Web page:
I was listening to the radio the other day when a philosopher starting talking about ‘infobesity’. The theory is that we are gorging ourselves indiscriminately on information that may or may not have value or accuracy – fast food for our brains. He went on to talk about how we often develop online personas that don’t accurately reflect the richness of who we are but rather highlight our few high priority causes. I had a think about my online presence and realised that it’s all about me being a naturopath-lefty-chicken tragic-mother. I’m ok with all these things but surely there’s more to me than that.
The other aspect of this ‘infobesity’ is that we are often fed information that is in alignment with our views and previous searches. We sign up to newsletters for products, services and personalities we can identify with or aspire to. We narrow our own experience by filtering out ideas that are foreign to us or that we don’t agree with. That isn’t a bad thing altogether – I certainly don’t want McDonalds in my inbox but there is also the healthy notion that it’s good to keep your mind open to things you don’t understand or particularly like.
When I looked at the resources I use most frequently for health information I felt reassured that my sources were reputable, substantiated and consistent. It was however, glaringly obvious, that I am drawing from a select pool that is usually only available via subscription or to verified professionals. A large portion of the readily available information is biased at best and false at worst. Without some background knowledge it’s hard to discriminate between the worthwhile and the valueless.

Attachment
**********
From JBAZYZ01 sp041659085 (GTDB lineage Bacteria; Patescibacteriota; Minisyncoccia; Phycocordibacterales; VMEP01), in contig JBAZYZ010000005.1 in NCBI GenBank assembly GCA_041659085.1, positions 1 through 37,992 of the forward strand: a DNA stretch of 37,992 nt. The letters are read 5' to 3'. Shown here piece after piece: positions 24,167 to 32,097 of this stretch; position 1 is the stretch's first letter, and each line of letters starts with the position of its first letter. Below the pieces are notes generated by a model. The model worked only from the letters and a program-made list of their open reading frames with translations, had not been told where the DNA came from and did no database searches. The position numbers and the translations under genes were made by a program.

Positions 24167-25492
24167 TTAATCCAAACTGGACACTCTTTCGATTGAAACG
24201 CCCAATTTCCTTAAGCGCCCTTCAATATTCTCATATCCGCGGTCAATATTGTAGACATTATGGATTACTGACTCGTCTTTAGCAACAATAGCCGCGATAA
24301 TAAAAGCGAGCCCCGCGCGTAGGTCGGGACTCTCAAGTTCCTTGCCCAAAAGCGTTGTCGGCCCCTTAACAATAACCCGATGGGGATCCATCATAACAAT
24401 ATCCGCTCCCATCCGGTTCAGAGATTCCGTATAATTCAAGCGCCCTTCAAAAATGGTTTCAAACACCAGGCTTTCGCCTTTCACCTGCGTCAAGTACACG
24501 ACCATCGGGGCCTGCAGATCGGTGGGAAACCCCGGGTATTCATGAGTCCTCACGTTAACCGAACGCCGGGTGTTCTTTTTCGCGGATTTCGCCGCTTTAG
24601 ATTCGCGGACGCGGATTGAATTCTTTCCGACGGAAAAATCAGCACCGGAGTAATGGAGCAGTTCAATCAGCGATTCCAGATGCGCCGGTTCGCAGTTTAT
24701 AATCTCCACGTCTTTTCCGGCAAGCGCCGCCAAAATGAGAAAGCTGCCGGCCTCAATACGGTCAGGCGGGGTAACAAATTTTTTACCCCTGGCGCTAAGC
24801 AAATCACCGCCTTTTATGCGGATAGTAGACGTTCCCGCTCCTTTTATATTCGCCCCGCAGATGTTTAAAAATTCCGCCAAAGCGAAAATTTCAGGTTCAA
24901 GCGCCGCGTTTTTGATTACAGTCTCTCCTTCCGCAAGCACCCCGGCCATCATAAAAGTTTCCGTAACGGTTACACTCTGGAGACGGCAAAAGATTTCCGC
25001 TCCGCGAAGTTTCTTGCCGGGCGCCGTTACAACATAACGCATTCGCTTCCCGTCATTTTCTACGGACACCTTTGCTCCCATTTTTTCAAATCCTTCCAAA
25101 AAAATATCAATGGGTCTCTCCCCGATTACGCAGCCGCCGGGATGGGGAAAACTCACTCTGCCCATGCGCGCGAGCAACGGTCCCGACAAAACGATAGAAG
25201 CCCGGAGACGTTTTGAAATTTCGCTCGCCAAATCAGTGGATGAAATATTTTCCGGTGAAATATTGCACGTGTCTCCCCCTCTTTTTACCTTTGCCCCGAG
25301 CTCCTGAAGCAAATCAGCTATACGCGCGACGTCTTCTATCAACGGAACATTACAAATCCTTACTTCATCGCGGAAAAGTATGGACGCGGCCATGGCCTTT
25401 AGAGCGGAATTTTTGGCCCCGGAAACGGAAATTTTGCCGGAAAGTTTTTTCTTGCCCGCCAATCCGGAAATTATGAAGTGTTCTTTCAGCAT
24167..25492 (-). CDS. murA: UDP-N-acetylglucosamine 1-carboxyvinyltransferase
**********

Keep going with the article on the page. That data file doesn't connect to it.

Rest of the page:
I am all for people being informed especially when it relates to health matters. I love it when people come to see me armed with knowledge and ideas about their health concerns. What I find challenging is that this information can sometimes seem very useful when in fact it’s not substantiated in any way or makes crazy promises about wonder cures. Anyone can make these kind of claims – to cure cancers, help you chose the sex of your baby, cure your chronic disease in three easy steps, radical weight loss – but really this is just nonsense and creates false hope and unrealistic expectations. I have seen some amazing results in my work but these come about through healthy changes to diet and lifestyle factors and commitment to a treatment plan that is based in evidence and experience.
I believe that it’s crucially important to understand your own health and how your body works for you. The internet is a fantastic starting point but nothing can replace speaking with someone who knows you and your circumstances and who also has the professional qualifications to back up their suggestions for treatment.